About 30 percent of cases in the project evolve into a face-to-face meeting that includes the victim, offender, their support people, interested community members, and CJP facilitators.
For Mr. James, the CJP facilitated a face-to-face meeting between him and his parents, brother, the two store clerks he had robbed, and officials from the community and Harvest House.
The meeting lasted about three hours. Mr. James told his story and talked about his change since the crimes, including going to schools and talking to kids about the dangers of drugs and alcohol.
Continuing to speak at schools was one of the conditions in the resolution agreement made in Mr. James’ case, and it’s something he still does today whenever he’s needed.
The store clerks and Mr. James’ family also told how his crimes affected them.
“They really were relieved that I was changing my life. They wished me the best to continue doing it…It was relieving apologizing to them and telling them where I went wrong and what I was doing to change that.”
Mr. James was welcomed back into the stores where he committed the crimes, and his resolution agreement was submitted to the court for consideration in his sentencing.
In March 2004 he received a 19-month conditional sentence in the community and three years’ probation. He never committed another crime, and he has been sober since.
“It was a success for me because I haven’t gone back and used drugs, or gone back to jail and repeated my offence. And I know there are other people who went through it and it worked in their lives too.”
‘A Better Solution to What We’ve Been Doing’
Unlike the conventional justice system, restorative justice allows a victim to ask questions of the offender. Typical questions include: Why me? Why my house? Were they watching me? Are they coming back?
Following the process many victims say they’ve had all their needs met, they’re not afraid any more, they sleep better, and they have been able to talk about how the crime affected them and hold the offender accountable by asking them why.
“That’s a huge reward, and we hear that from offenders too,” Ms. Mann said.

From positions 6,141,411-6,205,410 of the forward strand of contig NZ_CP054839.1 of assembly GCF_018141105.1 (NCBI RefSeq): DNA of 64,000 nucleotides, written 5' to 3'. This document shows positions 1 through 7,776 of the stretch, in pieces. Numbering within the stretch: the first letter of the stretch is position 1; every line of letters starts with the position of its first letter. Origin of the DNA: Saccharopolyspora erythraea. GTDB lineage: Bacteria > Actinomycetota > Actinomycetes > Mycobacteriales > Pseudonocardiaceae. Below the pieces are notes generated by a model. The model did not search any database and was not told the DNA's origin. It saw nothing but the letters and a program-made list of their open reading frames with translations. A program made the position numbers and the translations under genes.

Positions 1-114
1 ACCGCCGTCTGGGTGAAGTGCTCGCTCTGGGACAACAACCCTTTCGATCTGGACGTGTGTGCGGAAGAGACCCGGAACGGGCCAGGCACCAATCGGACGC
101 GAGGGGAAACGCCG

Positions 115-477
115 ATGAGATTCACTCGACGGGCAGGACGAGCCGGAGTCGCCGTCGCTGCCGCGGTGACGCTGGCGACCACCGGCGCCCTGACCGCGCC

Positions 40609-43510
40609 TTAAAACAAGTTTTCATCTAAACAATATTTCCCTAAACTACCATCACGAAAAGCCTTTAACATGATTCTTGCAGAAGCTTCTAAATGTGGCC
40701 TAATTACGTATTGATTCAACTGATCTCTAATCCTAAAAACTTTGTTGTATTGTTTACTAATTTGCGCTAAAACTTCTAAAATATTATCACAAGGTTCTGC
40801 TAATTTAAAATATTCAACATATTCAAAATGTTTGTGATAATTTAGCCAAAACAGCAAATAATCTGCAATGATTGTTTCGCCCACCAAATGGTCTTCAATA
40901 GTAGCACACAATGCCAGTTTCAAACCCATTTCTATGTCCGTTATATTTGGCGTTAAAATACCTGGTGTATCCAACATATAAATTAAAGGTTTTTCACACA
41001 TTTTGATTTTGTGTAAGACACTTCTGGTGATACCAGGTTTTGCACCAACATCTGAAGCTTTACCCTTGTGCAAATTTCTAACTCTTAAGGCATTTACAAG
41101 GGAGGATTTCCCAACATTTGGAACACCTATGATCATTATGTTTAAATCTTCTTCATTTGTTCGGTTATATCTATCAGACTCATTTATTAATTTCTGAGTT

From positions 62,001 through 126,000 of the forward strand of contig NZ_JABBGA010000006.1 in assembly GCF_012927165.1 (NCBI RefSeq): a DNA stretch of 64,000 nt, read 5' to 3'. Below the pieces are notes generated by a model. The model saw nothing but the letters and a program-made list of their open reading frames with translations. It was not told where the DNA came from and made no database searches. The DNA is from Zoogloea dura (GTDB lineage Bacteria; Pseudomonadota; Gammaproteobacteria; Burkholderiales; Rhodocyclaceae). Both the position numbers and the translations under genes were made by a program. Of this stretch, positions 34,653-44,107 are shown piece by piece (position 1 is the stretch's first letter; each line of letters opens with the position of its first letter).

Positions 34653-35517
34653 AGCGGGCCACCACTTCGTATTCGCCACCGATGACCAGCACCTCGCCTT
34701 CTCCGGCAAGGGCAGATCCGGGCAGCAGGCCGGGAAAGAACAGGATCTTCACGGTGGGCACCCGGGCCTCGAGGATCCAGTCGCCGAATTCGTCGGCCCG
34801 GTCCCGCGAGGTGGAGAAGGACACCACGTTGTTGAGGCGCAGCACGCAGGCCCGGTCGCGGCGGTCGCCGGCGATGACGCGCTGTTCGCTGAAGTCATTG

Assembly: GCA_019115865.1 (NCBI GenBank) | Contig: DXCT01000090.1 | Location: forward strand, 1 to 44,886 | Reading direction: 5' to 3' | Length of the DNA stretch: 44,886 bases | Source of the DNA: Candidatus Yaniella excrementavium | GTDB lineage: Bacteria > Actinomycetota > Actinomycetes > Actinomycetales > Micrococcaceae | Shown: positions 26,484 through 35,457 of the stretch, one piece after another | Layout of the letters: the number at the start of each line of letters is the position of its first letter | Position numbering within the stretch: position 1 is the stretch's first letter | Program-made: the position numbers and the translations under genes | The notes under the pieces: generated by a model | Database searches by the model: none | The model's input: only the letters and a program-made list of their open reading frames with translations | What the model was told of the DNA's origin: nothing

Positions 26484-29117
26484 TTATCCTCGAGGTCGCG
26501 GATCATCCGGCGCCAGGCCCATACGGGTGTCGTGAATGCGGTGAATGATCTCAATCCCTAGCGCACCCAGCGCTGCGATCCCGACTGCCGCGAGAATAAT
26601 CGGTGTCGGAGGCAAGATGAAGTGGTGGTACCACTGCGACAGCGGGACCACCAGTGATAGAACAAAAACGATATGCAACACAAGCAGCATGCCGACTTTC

Many offenders feel badly that they’ve affected people negatively and really need to apologize and make it right. Through the process they gain a deeper understanding of how their actions impact others.
Ms. Mann believes reduced re-offence rates, called the rate of recidivism, are a by-product of the project.
Ottawa Police Chief Vern White told The Epoch Times that restorative justice is “a better solution to what we’ve been doing. What we do now fails—60 to 70 percent of people who offend will re-offend.”
Chief White said the court offers “very little accountability” and “people who go to our court system today would not tell you they feel satisfied at the end, either the victim or the offender.”
“The vast majority of what happens in a courtroom is about answering the court, defending why you did something wrong, blaming maybe, and even saying that’s the way I was brought up. You have no chance to play that game in a restorative justice process. You own it.”
Chief White wrote a thesis on restorative justice years ago while in university.
“The analogy I’ve used is when one parent spanks you, your anger will be directed at that parent, whereas if one parent made you accountable and talked with you about ethics and values, and a little bit of shaming probably doesn’t hurt, instead you’re mad at yourself and your own behaviour.”
For Mr. James, each time he shares his story, “I’m just reaffirming my change in my life…the redeeming thing for me is that I continually share that the program is a success and has changed my life. I am grateful for that opportunity.”